Farther Martin broke into thanksgiving with a vigorous Benedictus: “Blessed be the Lord God of Israel for he has visited and redeemed his people.” Others sang the Te Deum, and the “Sanctus, Sanctus, Sanctus” echoed across the hill.
The children contributed their own refrain with the psalms learned at catechism: “Praise, O ye servants of the Lord, praise the name of the Lord. . . From the rising of the sun unto the going down of the same, the Lord’s name is to be praised.” Father Francis Blanco was leading the singing, which was an orchestrated oratorio in which prayer, hope, faith and anticipated triumph had been blended together. Time was running short for words, so that the heart had to take over.
Once the martyrs had been tied to the crosses, all twenty-six were lifted simultaneously. A sudden thump dropped them into the waiting holes, sending a shock of pain through the victims bodies.
Louis Ibaraki was only twelve years old. When somebody mentioned heaven to him, the child sought to get loose from the ropes, eager to fly into the open, a captive bird longing for freedom. His high-pitched soprano voice rose above the humming clamor of the crowd: “Paradise, paradise… Jesus!”
Paul Miki was still the same composed man he always was, in full control of himself, always alert to the smallest details. He straightened himself on the cross, looked at the crowds and said in a loud voice: “All of you who are here, please, listen to me.”
One could feel the weight of silence on the hill. The same manly, vigorous voice thundered again: “I did not come from the Philippines. I am a Japanese by birth, and a brother of the Society of Jesus. I have committed no crime, and the only reason why I am put to death is that I have been teaching the doctrine of our Lord Jesus Christ. I am very happy to die for such a cause, and see my death as a great blessing from the Lord. At this critical time when you can rest assured that I will not try to deceive you, I want to stress and make it unmistakably clear that man can find no way to salvation other than the Christian way.” Witnesses told of how some of the guards kept edging nearer to Paul’s cross, spellbound by his words.
One of the martyrs Brother Philip, could not sing. The sitting prop in his cross was too low, and the whole weight of his body hung from the ring around his neck, choking him to death. With the little strength he had left, Philip invoked three times the name of Jesus. Terazawa saw him dying. It was too late to fix the cross now, but he did not want to prolong the martyr’s agony. He gave an order and the two executioners put an end to the sufferings of the Mexican martyr. A final spasm on the cross, and twin jets of blood gushed out of the martyr’s chest. Philip’s death signaled the start for the executions. There were four men to carry them out, two for each end of the rows. Their lances had sword-like blades protected with sheaths. After taking positions, they removed the scabbards and stood at attention. A guttural yell, a sudden thrust, and the two spears crossed each other in the chest of the martyr. Sometimes the blades came through the body at the shoulders. The death was almost immediate. If the victim did not die, another thrust to the neck would give the coup de gras.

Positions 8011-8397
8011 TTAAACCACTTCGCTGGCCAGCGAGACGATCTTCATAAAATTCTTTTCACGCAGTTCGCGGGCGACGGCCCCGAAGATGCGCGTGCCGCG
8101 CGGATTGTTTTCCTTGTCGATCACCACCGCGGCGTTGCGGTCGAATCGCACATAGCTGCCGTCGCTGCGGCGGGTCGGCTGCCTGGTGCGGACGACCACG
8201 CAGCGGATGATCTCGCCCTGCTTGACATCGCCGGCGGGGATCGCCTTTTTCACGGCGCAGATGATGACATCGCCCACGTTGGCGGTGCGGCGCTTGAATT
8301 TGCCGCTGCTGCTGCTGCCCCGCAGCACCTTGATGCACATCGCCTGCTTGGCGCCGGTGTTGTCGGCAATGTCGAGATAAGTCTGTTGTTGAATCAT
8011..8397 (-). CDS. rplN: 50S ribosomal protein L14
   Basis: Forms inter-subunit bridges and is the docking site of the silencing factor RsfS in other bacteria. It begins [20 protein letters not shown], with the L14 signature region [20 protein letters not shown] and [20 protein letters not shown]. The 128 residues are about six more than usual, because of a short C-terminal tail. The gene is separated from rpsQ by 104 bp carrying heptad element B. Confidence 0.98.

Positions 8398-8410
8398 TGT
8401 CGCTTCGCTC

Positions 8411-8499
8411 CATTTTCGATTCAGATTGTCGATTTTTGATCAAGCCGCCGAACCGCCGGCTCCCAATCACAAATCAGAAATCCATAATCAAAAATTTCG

The Portuguese and the Japanese Christians attending the executions could not be kept in check any longer. Breaking through the guards, they pressed forward to the crosses. The guards kept on beating them, pulling them away. The blood of the wounded mixed with that of the martyrs. Order was finally established, and Terazawa positioned guards all around the hill, with strict orders not to allow anybody near the crosses. After completing his task, Terazawa withdrew from the hill. Many noticed that even the tough soldier was crying.
It was sunset already. The last rays of the sun left a golden halo on Mount Inasa and bent down to reach the martyrs’ crosses. There they stopped, smoothly caressing the broken bodies in a chiaroscuro that set them up in bold relief. They seemed to be testing if the martyrs were really dead, because they all looked asleep, like tired travelers resting after a long journey.
Not even one had missed his appointment with death. All twenty six were there, their arms stretched out in a brotherly embrace, their lips half open with the last joyful song, the last loving prayer they could finish.
“It is true, that whoever does go must put his life in His hands, and not consult with flesh and blood; but do not the goodness of the cause, the duties incumbent on us as creatures of God, and Christians, and the perishing state of our fellow men, loudly call upon us to venture all and use every warrantable exertion for their benefit?”–William Carey
What Is Our Response?
We must be diligent in praying for and encouraging our fellow brothers and sisters in Christ who are suffering for our common faith in Jesus Christ.
Consider making the following commitments today:
Ways to pray: